Thursday, April 23, 2009

Small infection leading to additional confusion

On Monday night, I noticed added confusion. She said she is so tired. She seemed dragged down. I was sad, as a daughter might be when she noticed a downturn in the level of dementia. On Wednesday, Helen and I picked her up as usual for our exercise class. She said she didn't think she would make it through the exercises - she hadn't been feeling well.
"Not feeling well? How?"
"Oh, I'll tell you later."
During the exercise class, I began to smell the strong odor of urine. I wondered if it was her but she seemed to be doing the exercises as usual, no sign of distress, so I decided it must be someone else.
We went for lunch and Helen and I didn't notice any smell of urine. It was nice to be in our familiar restaurant where everyone knows Mom, they coddle her and tease her. She likes it there and it is like home to her.
During lunch, Mom tells me that she is having a terrible time with her bladder. She woke up through the night and it was like her whole bladder was burning. She has trouble getting the urine out, she's dribbling. She wears a light pad for protection of bladder leaks.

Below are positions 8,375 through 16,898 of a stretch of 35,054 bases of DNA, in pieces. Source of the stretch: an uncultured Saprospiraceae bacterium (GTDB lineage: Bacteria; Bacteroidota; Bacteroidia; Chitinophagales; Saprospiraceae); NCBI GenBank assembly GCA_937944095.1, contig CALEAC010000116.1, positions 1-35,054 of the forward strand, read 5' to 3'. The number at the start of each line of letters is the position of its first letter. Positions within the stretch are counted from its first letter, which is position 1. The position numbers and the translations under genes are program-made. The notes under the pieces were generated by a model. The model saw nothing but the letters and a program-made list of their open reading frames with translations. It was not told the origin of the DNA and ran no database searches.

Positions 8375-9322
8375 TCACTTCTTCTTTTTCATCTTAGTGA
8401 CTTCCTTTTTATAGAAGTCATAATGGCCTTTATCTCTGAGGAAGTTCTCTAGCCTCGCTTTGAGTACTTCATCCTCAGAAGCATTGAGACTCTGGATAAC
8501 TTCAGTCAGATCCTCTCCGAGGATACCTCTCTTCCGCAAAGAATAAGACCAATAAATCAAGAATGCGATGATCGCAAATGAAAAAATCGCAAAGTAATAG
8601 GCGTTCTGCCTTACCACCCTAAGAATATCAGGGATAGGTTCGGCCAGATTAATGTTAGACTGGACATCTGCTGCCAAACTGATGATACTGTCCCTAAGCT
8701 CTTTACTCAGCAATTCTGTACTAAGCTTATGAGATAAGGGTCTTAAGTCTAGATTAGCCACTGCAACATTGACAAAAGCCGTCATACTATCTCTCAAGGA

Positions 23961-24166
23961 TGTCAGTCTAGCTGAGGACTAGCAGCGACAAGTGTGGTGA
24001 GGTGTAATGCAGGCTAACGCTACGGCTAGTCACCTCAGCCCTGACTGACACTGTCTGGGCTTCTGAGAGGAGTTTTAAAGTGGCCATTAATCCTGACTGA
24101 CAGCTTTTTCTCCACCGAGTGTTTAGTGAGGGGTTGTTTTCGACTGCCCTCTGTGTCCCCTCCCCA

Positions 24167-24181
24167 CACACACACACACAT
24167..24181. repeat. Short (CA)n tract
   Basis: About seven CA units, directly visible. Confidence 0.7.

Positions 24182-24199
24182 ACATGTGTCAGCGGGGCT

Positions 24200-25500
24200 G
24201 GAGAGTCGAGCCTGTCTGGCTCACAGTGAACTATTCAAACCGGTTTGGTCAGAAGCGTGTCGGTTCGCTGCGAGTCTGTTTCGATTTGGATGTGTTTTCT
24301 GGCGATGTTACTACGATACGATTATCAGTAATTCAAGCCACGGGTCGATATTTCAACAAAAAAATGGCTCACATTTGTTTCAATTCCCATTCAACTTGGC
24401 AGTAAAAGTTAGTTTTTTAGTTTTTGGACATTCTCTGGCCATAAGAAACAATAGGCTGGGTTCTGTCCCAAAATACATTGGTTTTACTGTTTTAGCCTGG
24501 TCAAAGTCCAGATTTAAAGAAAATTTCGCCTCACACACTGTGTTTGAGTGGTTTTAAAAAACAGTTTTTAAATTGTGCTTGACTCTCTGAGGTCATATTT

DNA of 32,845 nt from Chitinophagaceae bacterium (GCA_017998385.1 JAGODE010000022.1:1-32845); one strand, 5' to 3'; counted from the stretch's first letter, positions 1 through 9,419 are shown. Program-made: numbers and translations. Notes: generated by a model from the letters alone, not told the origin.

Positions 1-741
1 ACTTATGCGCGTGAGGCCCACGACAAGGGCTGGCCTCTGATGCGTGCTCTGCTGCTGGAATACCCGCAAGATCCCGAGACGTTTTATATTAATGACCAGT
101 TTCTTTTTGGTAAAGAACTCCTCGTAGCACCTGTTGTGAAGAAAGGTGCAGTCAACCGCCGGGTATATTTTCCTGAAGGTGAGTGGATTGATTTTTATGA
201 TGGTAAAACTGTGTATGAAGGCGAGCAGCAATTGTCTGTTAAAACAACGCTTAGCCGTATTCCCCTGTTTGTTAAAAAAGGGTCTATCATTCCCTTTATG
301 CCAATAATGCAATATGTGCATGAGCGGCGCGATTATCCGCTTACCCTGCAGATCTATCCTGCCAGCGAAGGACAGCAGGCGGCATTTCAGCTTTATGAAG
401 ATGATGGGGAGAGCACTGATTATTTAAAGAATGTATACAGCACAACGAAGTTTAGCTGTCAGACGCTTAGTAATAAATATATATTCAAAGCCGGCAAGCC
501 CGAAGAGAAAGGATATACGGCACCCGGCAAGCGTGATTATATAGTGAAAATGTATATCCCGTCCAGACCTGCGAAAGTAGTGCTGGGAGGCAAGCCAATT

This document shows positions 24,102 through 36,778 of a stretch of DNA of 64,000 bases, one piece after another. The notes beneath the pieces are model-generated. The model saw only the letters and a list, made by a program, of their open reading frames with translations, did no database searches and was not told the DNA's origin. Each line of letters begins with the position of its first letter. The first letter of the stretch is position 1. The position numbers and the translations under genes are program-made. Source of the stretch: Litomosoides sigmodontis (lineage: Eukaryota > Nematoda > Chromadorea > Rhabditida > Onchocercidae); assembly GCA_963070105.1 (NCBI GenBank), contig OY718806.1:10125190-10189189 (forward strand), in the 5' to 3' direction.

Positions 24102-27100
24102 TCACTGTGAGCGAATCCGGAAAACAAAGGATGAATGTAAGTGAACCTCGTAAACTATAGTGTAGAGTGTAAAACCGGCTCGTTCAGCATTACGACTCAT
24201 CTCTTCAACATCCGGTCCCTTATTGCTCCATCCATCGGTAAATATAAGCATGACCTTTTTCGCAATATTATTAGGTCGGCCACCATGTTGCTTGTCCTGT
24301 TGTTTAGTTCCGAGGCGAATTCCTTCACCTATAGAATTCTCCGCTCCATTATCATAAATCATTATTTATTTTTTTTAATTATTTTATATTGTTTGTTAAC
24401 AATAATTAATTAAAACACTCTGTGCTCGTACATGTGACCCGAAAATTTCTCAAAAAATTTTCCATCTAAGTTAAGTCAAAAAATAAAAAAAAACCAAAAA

I immediately phoned the Doctor and told him I thought Mom had a urinary tract infection. They sent a nurse out that afternoon and Cipro was prescribed. The pharmacy delivered the pills to Mom.
I was at a dinner that evening and got to her place just after seven. When I opened the door, I was hit in the face with a strong smell of urine. I told her and asked her to change her pad. The smell went away immediately. I guess she had worn the same pad all day and with the infection going on, it smelled worse than usual.
She was distressed, feverish, had not gone upstairs for supper. I put the pills into her blister pack and she took one that evening.
The next morning, she is feeling much better. Amazing how fast those work.
Also amazing how a urinary tract infection can cause such confusion in a senior with some dementia. Boy, I know what to watch for now!
But what if there was no family caregiver. She had difficulty telling me what the problem was, fumbled around with words and a lot of "Oh, I don't know".
But, celebrate the day! And Cipro!

1 comment:

  1. Reading about you looking after your mom made me both laugh and cry, and worry a bit about what might be yet to come for my own mom.